The potential for this type of litigation becomes even more apparent in light of the Occupational Health and Safety Act, which seeks to impose several responsibilities upon owners and users of machinery and equipment – seemingly in an effort to promote occupational health and safety in the workplace. Unlike other labour legislation, this act is not simply confined to situations where an employment relationship is present. It also imposes health and safety obligations on work providers in respect of self-employed persons and persons engaged in the manufacture, production or sale of machinery or substances used in the workplace. Employers are required not to ensure the health and safety only of their own employees, but of all persons who may be directly affected by their activities.
Even though in a number of instances these contract arrangements are concluded between work providers and 'independent contractors' where the latter have registered their employees under the Compensation for Occupational Injuries and Diseases Act, there is still a significant threat of work providers being sued for occupational injuries or disease. The registration of employees of 'independent contractors' does not preclude those employees from suing the work provider for general damages. 'General damages' usually involve claims for pain and suffering, loss of amenities of life and disfigurement; and are to be distinguished from 'special damages', which involve the direct cost of hospital expenses, doctors' expenses and loss of income from employment. In many instances the quantum of general damages will be by far the largest portion of an injured person's claim. Work providers are not covered by the act against any claims for such general damages. Moreover, even though employees of independent contractors may recover some special damages through the act (if they are registered by their independent contractor employer), they are still legally entitled to recoup any unrecovered special damages directly from the work provider. The position is the same with regard to labour brokered persons who are injured or who die on a work provider's site as a result of an occupational injury or disease.
The Income Tax Act (58/1962) presents another often overlooked risk of utilising independent contractors or labour brokered personnel. Schedule 4 of the act defines an 'employee' as including any labour broker and any personal service provider, whose terms are also defined in Schedule 4. This inclusion places a withholding obligation on a work provider or client utilising such service providers. As such, they will generally be held liable to the South African Revenue Service for failing to withhold pay-as-you-earn tax on remuneration paid to the labour brokers and personal service providers. Personal service providers generally involve small entities that provide employment-type services to clients or work providers at their premises. A 'personal service provider' is defined as including a company or trust where the service is provided via a person who is a 'connected person' in relation to such company or trust, and:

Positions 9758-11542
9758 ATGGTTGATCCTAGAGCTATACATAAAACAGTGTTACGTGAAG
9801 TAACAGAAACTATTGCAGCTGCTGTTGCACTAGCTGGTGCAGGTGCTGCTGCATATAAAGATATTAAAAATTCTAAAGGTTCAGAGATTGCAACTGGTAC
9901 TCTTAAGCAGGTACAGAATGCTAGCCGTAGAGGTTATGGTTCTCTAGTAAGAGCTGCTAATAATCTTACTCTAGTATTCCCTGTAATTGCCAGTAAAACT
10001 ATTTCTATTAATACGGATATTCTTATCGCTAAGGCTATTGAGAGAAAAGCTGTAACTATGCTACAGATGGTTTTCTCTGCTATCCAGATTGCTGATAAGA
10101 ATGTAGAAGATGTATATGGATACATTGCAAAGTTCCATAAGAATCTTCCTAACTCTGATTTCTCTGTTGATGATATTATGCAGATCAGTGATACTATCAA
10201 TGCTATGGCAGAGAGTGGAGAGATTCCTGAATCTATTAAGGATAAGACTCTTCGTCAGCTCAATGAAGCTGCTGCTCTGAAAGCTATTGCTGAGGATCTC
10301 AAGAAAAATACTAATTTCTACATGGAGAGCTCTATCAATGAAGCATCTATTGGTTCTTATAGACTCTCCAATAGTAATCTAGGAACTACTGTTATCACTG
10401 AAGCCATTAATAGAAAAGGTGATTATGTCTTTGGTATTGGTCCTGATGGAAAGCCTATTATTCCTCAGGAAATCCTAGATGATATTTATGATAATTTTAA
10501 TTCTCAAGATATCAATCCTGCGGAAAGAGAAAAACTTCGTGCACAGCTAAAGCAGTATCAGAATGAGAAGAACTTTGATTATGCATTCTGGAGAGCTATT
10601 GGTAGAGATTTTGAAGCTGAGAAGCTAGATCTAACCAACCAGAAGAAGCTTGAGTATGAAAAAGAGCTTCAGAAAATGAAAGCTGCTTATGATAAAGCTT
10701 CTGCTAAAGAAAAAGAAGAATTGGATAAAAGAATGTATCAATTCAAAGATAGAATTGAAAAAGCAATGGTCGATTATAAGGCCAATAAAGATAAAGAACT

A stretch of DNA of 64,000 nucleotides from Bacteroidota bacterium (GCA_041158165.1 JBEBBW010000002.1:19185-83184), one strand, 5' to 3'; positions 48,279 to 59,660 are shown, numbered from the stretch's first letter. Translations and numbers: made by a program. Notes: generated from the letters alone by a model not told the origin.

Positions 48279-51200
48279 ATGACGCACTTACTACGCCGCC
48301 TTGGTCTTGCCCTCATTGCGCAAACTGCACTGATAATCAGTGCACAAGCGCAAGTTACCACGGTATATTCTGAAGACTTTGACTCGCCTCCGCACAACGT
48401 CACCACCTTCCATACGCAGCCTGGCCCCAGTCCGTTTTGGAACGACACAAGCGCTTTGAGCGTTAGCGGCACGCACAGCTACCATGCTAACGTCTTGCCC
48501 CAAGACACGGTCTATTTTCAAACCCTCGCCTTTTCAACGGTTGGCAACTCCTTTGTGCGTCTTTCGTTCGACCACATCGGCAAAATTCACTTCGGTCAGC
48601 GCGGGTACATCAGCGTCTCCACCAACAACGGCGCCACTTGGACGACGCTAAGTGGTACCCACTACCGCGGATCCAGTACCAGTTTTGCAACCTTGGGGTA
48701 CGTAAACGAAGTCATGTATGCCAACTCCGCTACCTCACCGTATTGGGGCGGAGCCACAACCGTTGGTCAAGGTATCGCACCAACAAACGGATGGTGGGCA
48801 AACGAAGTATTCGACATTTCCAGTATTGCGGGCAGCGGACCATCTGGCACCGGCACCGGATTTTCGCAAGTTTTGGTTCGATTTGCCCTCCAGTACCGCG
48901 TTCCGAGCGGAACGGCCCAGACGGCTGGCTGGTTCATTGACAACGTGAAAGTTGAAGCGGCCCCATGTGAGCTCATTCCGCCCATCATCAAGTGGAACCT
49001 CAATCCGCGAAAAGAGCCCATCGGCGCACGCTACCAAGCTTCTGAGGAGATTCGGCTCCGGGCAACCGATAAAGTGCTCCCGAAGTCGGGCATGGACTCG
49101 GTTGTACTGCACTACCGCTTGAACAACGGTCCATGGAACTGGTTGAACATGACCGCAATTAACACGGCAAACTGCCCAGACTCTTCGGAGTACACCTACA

- such person would be regarded as an employee of such client if the service were rendered by that person directly to the client, other than on behalf of such company or trust;
- where those duties must be performed mainly at the premises of the client, such person or such company or trust would be subject to the control or supervision of the client as to the manner in which the duties were performed or were to be performed; or
- more than 80% of the income of such company or trust during the year of assessment, from services rendered, consists of or is likely to consist of amounts received directly or indirectly from any one client of such company or trust.
A company will be deemed not to be a personal service provider throughout the year of assessment, if it employs three or more full-time employees.
A further implication of classification as an 'employee' is that labour brokers and personal service providers will be entitled to only a limited income tax deduction. They will not be entitled to claim as income tax deductions many of the normal expenses regarded as expenditure (other than the remuneration of the employees they use), which are incurred in the production of income and which would otherwise be deductible.
The indicated risks inherent in the use of independent contractors, labour brokers and personal service providers should be carefully weighed up by work providers against any possible advantages, so as to ensure that informed decisions are made as to the prudence of their use. Where independent contractors, labour brokers or personal service providers are used, work providers would be well advised to include in their contracts appropriate indemnities, mandatory clauses and insurance obligations to mitigate against the risks and possible liability that attach to their use.
For further information on this topic please contact Irvin Lawrence at ENSafrica by telephone (+27 31 301 9340), fax (+27 31 301 9343) or email ([email protected]).
(1) See Section 83(a) of the Basic Conditions of Employment Act and Section 200(a) of the Labour Relations Act.